Technology 'has raised extremist threat'

The world needs to find a balance between freedom of expression, the right to privacy, and the ability of national security agencies to deter threats, as technology has amplified the threat of radicalism and extremism, said Foreign Affairs Minister Vivian Balakrishnan yesterday.

Speaking to more than 70 security experts from over 25 countries, including Japan, Australia and the United States, at an international security conference yesterday, he said: "We actually all need to embark on deep policy reviews on very difficult topics. Topics like the right to privacy, the encryption of communications and the freedom of expression.

"What goes on in cyberspace has real impact on the real world, and the sooner we get to grips with these difficult policy issues the better, because we need to get the balance right."

His speech comes as the US government is engaged in a legal battle with Apple to force the high-tech giant to help crack a phone connected to a drug case in New York.

The Internet has helped terrorism to thrive, said Dr Balakrishnan, defining terrorism as the use of violence in pursuit of a political objective. Religion and ideology are used as a vehicle or lever to divide society and incite hatred.

The rise of global communications has made people acutely aware of their differences, and differences have traditionally given rise to the tendency towards violence, he said. Additionally, the Internet allows people to hear what they want to hear, which leads to a shallowing of discourse.

He said: "We now live in a world of fragmented echo chambers... a world in which there is a dearth of deep thought and cogent discussion across diverse perspectives. You get a more monochromatic world and a narrowing of minds."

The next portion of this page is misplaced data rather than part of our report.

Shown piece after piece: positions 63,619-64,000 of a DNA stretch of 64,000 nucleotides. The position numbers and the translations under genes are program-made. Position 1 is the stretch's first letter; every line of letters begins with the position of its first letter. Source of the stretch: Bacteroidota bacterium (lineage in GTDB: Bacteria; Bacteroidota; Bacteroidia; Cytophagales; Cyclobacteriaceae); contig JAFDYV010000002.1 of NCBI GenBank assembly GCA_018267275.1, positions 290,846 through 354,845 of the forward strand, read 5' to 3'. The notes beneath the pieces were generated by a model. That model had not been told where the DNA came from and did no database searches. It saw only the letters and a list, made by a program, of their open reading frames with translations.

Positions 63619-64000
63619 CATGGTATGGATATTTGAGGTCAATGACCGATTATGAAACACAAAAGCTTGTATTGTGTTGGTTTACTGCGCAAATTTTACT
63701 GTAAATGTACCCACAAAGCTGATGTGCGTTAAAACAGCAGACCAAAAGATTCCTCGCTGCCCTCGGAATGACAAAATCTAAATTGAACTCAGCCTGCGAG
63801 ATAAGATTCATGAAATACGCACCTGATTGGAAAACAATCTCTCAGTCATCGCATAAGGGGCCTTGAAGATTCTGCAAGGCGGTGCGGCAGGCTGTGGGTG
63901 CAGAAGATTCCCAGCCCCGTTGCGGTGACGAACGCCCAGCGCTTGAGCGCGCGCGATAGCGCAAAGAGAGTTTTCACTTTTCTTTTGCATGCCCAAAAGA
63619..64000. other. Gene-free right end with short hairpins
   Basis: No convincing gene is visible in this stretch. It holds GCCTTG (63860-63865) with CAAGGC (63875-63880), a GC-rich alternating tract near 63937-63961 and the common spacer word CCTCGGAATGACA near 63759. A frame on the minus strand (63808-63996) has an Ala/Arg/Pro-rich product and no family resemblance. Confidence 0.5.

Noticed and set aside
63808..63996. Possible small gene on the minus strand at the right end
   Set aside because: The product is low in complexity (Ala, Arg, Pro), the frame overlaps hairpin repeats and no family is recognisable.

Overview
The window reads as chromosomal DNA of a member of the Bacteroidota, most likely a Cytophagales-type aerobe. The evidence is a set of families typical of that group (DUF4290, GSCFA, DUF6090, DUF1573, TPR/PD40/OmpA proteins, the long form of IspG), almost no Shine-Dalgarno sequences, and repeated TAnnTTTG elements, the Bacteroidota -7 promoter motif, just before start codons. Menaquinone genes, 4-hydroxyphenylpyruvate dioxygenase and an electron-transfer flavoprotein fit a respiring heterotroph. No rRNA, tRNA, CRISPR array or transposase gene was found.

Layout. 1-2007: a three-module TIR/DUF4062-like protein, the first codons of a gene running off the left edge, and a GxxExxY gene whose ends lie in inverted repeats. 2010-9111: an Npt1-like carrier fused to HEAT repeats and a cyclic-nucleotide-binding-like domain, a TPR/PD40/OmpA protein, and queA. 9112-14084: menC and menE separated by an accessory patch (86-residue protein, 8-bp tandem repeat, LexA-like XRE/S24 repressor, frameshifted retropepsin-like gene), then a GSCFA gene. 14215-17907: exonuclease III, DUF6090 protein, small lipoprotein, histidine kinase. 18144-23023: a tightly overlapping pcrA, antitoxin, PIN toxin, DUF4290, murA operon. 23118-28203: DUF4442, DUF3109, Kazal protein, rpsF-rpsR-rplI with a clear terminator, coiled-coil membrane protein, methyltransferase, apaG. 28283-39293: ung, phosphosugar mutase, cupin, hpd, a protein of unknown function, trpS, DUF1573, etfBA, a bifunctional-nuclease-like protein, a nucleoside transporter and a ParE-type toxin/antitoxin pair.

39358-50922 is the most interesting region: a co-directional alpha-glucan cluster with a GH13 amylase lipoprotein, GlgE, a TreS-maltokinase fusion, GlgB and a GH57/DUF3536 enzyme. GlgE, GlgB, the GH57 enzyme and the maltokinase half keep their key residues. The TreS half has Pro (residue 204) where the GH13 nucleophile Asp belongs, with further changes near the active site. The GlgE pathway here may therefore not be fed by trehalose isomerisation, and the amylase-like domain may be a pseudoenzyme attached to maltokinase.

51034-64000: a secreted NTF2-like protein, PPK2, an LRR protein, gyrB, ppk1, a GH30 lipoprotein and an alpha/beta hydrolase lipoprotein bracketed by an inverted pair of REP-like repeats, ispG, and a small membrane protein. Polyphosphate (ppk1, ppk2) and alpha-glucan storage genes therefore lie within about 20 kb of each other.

Terrorist groups such as Al-Qaeda ISIS have mastered new media and, through such echo chambers, created "global tribes" which are geographically separated but share the same world view.

This in turn gives rise to lone wolf attacks by people not previously known to be risks by national security agencies. Singapore is not immune from this, he said, noting in April last year a 19-year-old self-radicalised Singaporean was detained under the Internal Security Act.

In response to these threats, he called on governments and national security agencies to urgently upgrade their infocommunications infrastructure. International collaboration is also critical, he said.

"We need to share information and we need to share intelligence between countries if we are to thwart these attacks or to deter would-be attacks."

He added: "It behoves us... to get to grips with this new technology, insist on being best in class, work effectively together and get the politicians and the people to have a serious discussion about getting the balance right, getting politics right in order to ultimately secure the safety and security of our societies."

This article was first published on April 12, 2016.
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